Insurance & Liabilities
How to Get the Right Insurance for Your Residential Move
Whether you hire a mover or move it yourself, it is impossible to guarantee that all of your property will arrive at its final destination in the same condition it started out. Damage to your property can occur in transit (on the moving truck), in storage, and when it is being carried in or out of the moving truck. Things can be accidentally dropped, dented, or broken by moving men. Most insurance coverage that can be obtained through a mover limits the mover's liability and will not completely cover the value of your property if lost or damaged. It is extremely important to make sure that your possessions are adequately insured before you move.
When Selecting a Moving Company
Thoroughly review the moving company's terms for insurance coverage.
- Determine the extent of liability coverage for property loss or damage your mover will provide.
- Closely examine the contract and find a section for you to establish the estimated value of your possessions.
- Determine the maximum liability dollar value of the insurance provided by the mover and the process involved in case you need to place a claim. However, this does not guarantee that in case of a claim you are entitled to the maximum liability damage coverage. Factors such as government regulations, taxes, and laws limit the actual the amount you may be entitled to in case of a claim.
- Realize that the insurance provided by most moving companies only covers a portion of the total value of your possessions and you will have to get additional insurance to be fully covered.
Insurance Available through Your Mover
Insurance available through your mover is based on valuation. Basically, valuation is the method of determining liability - by you and your mover. There are three types of valuation:
- Declared value: The value of the things you move is based on the total weight of the shipment multiplied by a specific amount per pound (example; $1.25 per pound). For instance, if your possessions weigh 10,000 pounds the mover would be liable for up to $12,500. Claim settlement is then based on the depreciated value of the item (s) damaged.
- Lump sum value: If you need insurance that is based more on value than on weight you can get insurance for a specific amount (the amount is variable dependant on the insurance provider) per $1,000 of value. You must know the value of what you are shipping and make a declaration in writing on the bill of lading.
- Full value protection: This type of coverage includes lost, damaged, and destroyed property. The coverage will pay for the repair or replacement of the item (s). Usually there is a minimum coverage amount and applicable deductibles.
Calculate the amount of insurance you require
Calculating the amount of insurance you require begins with taking into consideration the total weight of what you are moving, the number of rooms you are moving, and the contents of your move.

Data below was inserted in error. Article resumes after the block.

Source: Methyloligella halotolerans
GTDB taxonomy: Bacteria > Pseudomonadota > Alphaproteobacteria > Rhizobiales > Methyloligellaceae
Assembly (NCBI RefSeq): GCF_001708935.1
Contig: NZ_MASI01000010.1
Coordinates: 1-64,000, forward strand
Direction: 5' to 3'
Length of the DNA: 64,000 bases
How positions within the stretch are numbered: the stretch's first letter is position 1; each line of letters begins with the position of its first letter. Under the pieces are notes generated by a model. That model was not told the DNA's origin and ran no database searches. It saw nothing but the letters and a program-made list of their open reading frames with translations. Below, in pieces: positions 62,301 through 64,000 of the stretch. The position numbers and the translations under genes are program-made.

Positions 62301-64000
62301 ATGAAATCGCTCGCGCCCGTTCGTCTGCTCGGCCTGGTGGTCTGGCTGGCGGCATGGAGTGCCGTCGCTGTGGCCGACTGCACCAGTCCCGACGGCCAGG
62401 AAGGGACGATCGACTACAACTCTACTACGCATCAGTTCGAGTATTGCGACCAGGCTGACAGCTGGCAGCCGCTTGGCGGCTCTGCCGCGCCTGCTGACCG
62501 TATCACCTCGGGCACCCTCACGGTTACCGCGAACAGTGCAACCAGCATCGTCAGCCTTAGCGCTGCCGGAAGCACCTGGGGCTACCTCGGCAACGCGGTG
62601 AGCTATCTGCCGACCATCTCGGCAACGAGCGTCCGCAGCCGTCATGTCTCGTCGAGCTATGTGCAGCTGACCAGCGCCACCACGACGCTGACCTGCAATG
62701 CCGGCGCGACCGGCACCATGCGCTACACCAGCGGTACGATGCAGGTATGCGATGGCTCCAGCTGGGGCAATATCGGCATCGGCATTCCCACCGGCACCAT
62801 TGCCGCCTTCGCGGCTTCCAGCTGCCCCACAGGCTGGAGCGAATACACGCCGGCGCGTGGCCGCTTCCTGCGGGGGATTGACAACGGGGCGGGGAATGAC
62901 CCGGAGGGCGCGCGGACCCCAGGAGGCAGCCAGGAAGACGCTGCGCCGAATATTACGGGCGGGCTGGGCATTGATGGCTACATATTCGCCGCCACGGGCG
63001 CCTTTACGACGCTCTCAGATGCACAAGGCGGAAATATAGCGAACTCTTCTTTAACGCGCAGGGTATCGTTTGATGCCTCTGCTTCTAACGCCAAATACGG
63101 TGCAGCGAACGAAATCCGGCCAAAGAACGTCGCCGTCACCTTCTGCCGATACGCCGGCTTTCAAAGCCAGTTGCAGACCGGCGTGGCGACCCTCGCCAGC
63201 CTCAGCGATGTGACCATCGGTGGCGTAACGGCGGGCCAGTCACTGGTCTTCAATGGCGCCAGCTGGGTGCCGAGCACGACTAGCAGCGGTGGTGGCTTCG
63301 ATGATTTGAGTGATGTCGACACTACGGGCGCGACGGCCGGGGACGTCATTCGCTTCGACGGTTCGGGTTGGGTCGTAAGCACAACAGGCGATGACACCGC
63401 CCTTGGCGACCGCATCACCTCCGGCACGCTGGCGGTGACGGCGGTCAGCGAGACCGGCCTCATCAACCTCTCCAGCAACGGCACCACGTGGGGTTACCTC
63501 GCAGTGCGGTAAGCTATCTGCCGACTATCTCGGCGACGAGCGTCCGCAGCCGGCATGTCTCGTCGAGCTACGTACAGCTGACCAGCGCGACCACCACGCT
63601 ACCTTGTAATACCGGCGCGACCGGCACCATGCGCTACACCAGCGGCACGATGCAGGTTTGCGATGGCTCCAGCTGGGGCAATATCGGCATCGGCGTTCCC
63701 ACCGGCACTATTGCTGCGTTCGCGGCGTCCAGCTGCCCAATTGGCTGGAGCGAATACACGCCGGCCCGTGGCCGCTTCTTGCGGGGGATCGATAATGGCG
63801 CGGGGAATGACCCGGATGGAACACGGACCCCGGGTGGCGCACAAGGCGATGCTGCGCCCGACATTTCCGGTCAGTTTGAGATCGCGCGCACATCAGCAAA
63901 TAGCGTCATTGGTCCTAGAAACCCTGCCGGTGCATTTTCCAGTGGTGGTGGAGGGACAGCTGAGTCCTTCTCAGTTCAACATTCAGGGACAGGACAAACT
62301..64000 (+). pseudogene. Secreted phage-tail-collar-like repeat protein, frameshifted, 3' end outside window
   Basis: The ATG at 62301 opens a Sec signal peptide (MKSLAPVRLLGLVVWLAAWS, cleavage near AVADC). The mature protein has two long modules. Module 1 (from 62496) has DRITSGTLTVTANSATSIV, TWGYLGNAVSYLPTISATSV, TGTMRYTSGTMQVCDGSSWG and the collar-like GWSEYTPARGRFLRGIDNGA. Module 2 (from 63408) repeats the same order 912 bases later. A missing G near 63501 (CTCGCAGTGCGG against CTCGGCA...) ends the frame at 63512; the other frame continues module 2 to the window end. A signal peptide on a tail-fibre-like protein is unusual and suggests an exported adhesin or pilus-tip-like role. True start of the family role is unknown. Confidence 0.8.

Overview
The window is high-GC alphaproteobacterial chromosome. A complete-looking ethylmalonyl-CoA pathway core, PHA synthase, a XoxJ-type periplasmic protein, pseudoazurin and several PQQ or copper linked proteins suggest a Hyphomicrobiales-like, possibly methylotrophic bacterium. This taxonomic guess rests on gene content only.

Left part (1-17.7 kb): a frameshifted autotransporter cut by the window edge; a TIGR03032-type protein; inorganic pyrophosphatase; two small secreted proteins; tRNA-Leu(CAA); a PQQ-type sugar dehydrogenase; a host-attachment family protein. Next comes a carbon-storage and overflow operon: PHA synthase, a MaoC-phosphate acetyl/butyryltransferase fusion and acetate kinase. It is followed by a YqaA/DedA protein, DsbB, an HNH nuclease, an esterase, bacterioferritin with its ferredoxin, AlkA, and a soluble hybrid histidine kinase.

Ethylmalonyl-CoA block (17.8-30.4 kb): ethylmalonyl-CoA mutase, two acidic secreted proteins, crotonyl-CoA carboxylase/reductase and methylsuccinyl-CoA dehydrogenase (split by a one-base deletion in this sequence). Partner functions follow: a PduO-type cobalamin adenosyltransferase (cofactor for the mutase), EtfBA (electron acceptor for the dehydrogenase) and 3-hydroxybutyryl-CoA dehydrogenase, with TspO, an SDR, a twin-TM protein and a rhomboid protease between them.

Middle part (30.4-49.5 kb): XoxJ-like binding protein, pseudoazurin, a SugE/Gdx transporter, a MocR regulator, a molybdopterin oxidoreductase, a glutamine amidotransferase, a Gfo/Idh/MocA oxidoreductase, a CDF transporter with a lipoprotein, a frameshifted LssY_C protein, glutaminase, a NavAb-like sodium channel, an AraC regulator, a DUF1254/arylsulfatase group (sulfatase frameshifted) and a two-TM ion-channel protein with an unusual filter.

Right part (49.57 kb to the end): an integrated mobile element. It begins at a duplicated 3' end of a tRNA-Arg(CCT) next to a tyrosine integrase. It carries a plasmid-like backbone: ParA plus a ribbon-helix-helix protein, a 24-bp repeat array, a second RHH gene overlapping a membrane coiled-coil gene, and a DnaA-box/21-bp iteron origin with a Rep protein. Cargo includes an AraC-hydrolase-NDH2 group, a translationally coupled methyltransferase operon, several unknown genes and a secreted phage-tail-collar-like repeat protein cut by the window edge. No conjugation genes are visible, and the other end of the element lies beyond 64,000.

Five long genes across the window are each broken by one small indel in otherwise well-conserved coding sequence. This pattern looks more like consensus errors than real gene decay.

Create an inventory of all the items you are moving
- What you are moving (sofa, dining room set, refrigerator, etc.).
- The weight of each item you are moving (estimate the weight).
- The replacement value of each article you are moving.
Make sure to have totals that summarize your inventory
- Total number of items you are moving.
- Total weight of the items.
- Establish the total replacement value of all your property.
(Take pictures of what you are moving. This is important in establishing the condition of your possessions and it helps in confirming the inventory list.)
Homeowners Insurance as a Supplement
Most homeowner insurance policies cover about 10 percent of the value of your personal property; including coverage for breakage and theft in transit, minus the usual deductible. This can be a good supplement to the insurance provided by the mover.
Transit Insurance as a Supplement
Transit insurance is another good supplement to the insurance provided by your mover. Read the policy and make sure it covers the gaps in insurance left by other policies. This coverage can save you thousands of dollars and is usually available through the mover, a move-it-your-self company, or through your homeowner's insurance company.
Some Additional Helpful Tips
- If you are moving fine art, valuable musical instruments or antiques, you should consider special measures to ensure their safety and protect against their loss or damage. If these items are not covered while in transit by your home policy, you would be advised to purchase additional coverage. Speak to your mover or homeowner insurance representative.
In the event that something should happen to your belongings and you have to file a moving claim, you must do so within (9) months of the event. You should also note the problem on the moving van driver's copy of the bill of lading before signing it. Your mover will then have 30 days to acknowledge receipt of your claim. Within 120 days of receiving your claim, the mover must either deny the claim or make an offer to pay.
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